December 4th, 2013
Have you ever wondered who was really responsible for the tragedy and consequential happenings of everyone's favourite love story; Romeo and Juliet? Firstly responsible in the story is Romeo, who lets his temper regulate his decisions and doesn't wait for clear instructions. Juliet is also a significant contributor to the madness of the story because of her inability to clarify crucial plans. Finally, Friar Lawrence should have an enormous amount of guilt on his shoulders as he ignores his own sceptical thoughts and carries on with the arrangements that ultimately lead to the unfortunate demise of many loved and loathed individuals ...view middle of the document...
Clearly, Romeo has made many costly mistakes leading to the disastrous deaths of characters in the play.
Juliet’s pitiable actions in the story were also very consequential to many characters. First, Juliet fell in love with Romeo way too fast. She expresses that she wants to marry Romeo (the same day they met) when she suggests, “If that thy bent of love be honourable, /Thy propose marriage, send me word tomorrow” (2.2.143-144). This evidently identifies Juliet’s foolishness in falling for an older boy she had barely even spoken to, which ultimately leads to their marriage, dramatic situations, and death. Furthermore, Juliet did not clarify Romeo’s whereabouts nor his knowledge of the plans about the potion before she disregarded her worries and downed it. Her weariness is exemplified when she cries, “What if this mixture do not work at all? ...How if, when I am laid into the tomb, / I wake before the time that Romeo/Come to redeem me?” (4.3.21-32). Undoubtedly, Juliet really has no idea what’s going on concerning the potion and drinks it in vain. Juliet has evidently revealed to us how her thoughtless actions throughout the play have caused mass destruction.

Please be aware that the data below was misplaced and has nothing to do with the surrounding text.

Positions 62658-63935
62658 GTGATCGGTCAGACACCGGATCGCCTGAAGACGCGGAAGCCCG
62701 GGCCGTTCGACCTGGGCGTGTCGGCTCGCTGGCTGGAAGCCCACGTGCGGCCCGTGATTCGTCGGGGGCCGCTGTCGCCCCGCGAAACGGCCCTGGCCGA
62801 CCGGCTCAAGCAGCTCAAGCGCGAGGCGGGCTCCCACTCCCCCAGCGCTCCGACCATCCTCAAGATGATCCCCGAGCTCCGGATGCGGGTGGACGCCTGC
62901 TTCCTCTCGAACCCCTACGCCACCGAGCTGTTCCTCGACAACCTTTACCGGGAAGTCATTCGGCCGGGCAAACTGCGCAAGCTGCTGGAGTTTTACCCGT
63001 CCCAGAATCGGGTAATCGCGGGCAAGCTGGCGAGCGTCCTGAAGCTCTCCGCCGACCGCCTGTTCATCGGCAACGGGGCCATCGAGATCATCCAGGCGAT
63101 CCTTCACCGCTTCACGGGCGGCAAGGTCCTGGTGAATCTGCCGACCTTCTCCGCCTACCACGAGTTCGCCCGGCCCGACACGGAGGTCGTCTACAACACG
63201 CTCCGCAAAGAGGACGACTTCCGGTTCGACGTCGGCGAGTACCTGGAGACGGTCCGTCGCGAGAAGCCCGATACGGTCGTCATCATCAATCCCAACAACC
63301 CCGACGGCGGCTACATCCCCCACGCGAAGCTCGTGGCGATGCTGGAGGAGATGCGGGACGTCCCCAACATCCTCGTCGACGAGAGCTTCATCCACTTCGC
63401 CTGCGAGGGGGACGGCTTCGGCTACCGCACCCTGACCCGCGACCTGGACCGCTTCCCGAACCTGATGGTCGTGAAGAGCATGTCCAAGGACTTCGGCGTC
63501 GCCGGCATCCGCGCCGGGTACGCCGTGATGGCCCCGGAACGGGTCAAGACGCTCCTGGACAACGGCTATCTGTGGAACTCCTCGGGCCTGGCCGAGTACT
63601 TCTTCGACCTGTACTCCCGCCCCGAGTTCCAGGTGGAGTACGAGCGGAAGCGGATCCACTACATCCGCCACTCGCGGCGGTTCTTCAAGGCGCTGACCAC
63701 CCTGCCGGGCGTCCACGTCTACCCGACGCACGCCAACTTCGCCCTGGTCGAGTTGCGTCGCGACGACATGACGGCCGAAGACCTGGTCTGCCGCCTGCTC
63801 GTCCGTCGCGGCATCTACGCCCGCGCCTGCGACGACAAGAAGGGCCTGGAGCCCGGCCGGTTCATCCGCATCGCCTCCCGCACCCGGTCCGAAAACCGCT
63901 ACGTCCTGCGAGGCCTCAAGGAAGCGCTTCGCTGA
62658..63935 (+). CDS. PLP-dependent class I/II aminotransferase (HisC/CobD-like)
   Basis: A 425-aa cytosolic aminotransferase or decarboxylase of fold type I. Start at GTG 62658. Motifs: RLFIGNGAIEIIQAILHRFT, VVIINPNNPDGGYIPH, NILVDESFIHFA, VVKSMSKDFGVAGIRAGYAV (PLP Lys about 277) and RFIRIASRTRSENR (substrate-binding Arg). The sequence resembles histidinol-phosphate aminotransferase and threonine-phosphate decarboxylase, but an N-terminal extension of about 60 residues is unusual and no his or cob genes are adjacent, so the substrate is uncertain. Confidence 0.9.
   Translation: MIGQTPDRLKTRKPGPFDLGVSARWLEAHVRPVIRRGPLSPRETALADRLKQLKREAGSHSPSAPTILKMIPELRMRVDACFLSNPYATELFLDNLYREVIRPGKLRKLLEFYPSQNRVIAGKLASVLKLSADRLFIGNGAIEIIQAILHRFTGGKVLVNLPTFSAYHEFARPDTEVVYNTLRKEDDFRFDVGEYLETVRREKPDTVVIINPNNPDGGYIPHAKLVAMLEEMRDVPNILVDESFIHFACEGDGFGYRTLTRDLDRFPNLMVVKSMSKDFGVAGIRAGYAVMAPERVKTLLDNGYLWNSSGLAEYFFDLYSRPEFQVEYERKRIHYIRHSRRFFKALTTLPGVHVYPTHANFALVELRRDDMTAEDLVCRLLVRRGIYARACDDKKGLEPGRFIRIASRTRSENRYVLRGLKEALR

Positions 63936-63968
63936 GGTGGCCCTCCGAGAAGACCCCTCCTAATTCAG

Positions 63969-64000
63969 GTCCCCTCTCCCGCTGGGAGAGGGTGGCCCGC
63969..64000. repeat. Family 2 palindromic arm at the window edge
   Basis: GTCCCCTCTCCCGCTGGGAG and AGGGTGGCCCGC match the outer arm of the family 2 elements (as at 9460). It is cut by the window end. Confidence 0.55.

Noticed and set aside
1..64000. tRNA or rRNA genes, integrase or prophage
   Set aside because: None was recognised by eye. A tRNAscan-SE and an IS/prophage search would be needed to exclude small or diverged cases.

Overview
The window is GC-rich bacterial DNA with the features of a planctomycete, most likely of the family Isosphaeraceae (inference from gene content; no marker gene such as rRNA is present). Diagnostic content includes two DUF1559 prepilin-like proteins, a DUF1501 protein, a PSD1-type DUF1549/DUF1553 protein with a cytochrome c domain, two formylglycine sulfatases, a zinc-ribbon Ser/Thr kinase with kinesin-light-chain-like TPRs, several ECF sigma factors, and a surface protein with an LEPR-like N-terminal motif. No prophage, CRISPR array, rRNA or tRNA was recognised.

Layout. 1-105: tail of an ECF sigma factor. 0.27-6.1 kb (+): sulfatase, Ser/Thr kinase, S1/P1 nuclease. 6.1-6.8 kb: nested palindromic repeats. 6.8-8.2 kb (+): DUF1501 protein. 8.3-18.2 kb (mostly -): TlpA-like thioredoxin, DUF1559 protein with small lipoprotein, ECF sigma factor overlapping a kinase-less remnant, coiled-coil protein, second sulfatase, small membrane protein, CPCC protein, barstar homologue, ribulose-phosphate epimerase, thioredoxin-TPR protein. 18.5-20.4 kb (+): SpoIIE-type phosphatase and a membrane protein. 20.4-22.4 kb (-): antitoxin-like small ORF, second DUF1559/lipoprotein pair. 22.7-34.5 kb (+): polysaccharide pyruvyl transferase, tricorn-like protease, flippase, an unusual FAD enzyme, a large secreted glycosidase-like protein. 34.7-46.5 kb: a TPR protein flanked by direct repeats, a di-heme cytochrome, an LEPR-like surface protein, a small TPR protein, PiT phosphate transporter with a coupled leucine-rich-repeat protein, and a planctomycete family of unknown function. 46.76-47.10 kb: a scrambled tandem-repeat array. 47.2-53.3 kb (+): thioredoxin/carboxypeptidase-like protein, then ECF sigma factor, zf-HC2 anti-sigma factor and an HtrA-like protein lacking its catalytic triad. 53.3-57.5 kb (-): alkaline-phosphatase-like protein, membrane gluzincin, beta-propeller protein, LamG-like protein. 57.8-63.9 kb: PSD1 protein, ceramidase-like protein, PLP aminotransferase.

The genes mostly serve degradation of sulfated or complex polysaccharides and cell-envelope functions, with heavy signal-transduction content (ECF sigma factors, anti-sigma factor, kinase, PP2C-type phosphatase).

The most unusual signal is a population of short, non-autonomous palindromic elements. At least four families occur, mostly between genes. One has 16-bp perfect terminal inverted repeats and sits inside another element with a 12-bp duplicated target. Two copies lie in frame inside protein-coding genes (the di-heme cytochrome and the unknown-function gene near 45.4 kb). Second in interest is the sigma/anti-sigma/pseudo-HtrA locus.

Lastly, the most accountability for the peril in Romeo and Juliet lies in the hands of the unsuspecting Friar Lawrence. To begin with, Friar is sceptical about his own plans to marry Romeo and Juliet, but decides to go through with it. He emphasizes his dubious thoughts when he warns, “These violent delights have violent ends, / And in their triumph die like fire and powder” (2.6.9-10). Unmistakably, Friar Lawrence is extremely incredulous when it comes to everything about the adoration and marriage of the star crossed lovers in the play. Also, I think that Friar Lawrence married Romeo and Juliet for imprudent reasons and to make himself look good to the people of Verona by ending the Capulet-Montague strife. This is proved when he whispers to himself,...